Today’s Headlines

  • Muni Metro Double Berthing Gets Green Light From CPUC to Launch as Early as May (SF Examiner)
  • Disability Advocates Protest Muni Proposal to Re-Route 33-Stanyan From SF General Hospital (Tecolote)
  • SPUR: Muni’s New, More Legible Map Helps Create a More Seamless Transit System
  • Walk to Work Day: City Officials, Advocates Gather Again to Mark Progress on Safer Streets (SF Appeal)
  • Market Street Prototyping Festival Lines Sidewalks to Create “More Dynamic Social Spaces” (ABC)
  • “Walk [Your City]” Signs Posted Around San Jose, SF Showing Walking Times to Destinations (SFBay)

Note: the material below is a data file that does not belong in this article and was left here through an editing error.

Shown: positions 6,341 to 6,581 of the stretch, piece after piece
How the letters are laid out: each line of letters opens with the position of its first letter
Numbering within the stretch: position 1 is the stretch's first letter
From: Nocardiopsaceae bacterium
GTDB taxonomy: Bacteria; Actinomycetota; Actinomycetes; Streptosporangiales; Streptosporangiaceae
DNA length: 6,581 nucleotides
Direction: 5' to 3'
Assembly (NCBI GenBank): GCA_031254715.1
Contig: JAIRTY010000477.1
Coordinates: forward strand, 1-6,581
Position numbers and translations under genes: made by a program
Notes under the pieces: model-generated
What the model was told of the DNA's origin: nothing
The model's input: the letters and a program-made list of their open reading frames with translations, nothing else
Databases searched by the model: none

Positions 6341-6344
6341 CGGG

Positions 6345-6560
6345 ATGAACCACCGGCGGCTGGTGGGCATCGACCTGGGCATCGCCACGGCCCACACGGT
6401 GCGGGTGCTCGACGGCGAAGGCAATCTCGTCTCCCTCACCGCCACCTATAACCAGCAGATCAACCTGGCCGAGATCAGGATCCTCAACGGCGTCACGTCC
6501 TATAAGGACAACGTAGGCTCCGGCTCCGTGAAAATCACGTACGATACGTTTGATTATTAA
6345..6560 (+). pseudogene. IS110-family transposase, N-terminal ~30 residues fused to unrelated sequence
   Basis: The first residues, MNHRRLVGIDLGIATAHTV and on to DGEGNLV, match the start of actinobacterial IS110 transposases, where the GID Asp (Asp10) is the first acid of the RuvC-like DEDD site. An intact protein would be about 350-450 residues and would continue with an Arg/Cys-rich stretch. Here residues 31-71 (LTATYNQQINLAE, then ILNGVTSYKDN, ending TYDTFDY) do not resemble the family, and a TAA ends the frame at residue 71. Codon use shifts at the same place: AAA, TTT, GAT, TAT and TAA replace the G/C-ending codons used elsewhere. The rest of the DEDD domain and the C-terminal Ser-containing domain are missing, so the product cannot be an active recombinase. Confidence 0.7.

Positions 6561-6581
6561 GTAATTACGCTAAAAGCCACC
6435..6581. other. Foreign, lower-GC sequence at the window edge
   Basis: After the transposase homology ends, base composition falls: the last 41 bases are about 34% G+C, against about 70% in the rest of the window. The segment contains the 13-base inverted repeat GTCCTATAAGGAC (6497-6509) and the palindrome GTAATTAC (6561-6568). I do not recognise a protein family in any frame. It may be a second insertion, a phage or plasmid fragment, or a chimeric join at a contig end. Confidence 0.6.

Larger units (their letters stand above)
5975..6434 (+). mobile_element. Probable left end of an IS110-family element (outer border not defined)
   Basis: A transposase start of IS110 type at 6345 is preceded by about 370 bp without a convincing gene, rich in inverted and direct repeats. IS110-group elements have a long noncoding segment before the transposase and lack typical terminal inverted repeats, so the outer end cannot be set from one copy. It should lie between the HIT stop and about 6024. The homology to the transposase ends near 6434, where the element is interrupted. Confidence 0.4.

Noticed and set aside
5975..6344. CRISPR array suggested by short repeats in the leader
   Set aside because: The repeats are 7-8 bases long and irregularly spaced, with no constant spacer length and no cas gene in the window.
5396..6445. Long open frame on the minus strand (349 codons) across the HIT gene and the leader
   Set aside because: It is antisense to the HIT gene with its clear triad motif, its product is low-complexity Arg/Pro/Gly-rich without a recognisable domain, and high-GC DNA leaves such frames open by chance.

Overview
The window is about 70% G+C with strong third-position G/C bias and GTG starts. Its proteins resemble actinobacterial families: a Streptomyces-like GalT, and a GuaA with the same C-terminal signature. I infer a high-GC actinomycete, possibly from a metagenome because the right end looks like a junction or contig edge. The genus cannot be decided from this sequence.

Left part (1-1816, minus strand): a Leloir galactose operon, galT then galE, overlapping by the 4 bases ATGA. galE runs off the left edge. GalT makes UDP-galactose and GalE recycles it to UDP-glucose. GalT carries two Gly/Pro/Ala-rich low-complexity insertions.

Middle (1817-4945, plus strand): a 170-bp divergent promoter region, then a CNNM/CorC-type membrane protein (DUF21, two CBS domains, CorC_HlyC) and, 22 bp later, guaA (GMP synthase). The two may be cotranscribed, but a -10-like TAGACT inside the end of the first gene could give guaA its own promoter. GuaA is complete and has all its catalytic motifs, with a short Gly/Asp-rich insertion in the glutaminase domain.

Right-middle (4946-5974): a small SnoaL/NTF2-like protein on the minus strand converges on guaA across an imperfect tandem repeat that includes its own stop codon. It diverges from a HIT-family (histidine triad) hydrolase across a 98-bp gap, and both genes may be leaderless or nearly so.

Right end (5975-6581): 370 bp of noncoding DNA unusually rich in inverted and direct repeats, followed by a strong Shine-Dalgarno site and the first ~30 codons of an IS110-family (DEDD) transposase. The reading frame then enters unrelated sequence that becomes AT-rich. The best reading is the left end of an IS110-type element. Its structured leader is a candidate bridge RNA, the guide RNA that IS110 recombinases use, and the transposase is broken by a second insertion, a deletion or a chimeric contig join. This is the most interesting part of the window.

• Tenderloin Residents, Workers Petition to Remove a Second Block of Parking to Deter Crime (Hoodline)
  • McCoppin Hub Still Closed for Vandalism Repairs, Says DPW, But Neighbors Don’t Buy it (MLocal)
  • Man Who Ran Over Fireman Charged With Torture, Mayhem, and Assault With a Deadly Weapon (NBC)
  • San Mateo County Police Target Distracted Drivers in Daly City, South SF (People Behaving Badly)
  • San Jose’s Parking Meters Glitch When Trucks Roll By, Drivers Get Tickets (NBC)

More headlines at Streetsblog USA

  • Fran Taylor

    Regarding the proposed #33-Stanyan reroute, those 250 signatures opposing the move are just from the online petition. Several of us neighbors, riders, and hospital workers have also been circulating paper petitions at the hospital and on the buses. I have well over 100 signatures and know that others will probably have similar amounts. We’re just starting to gather them all together.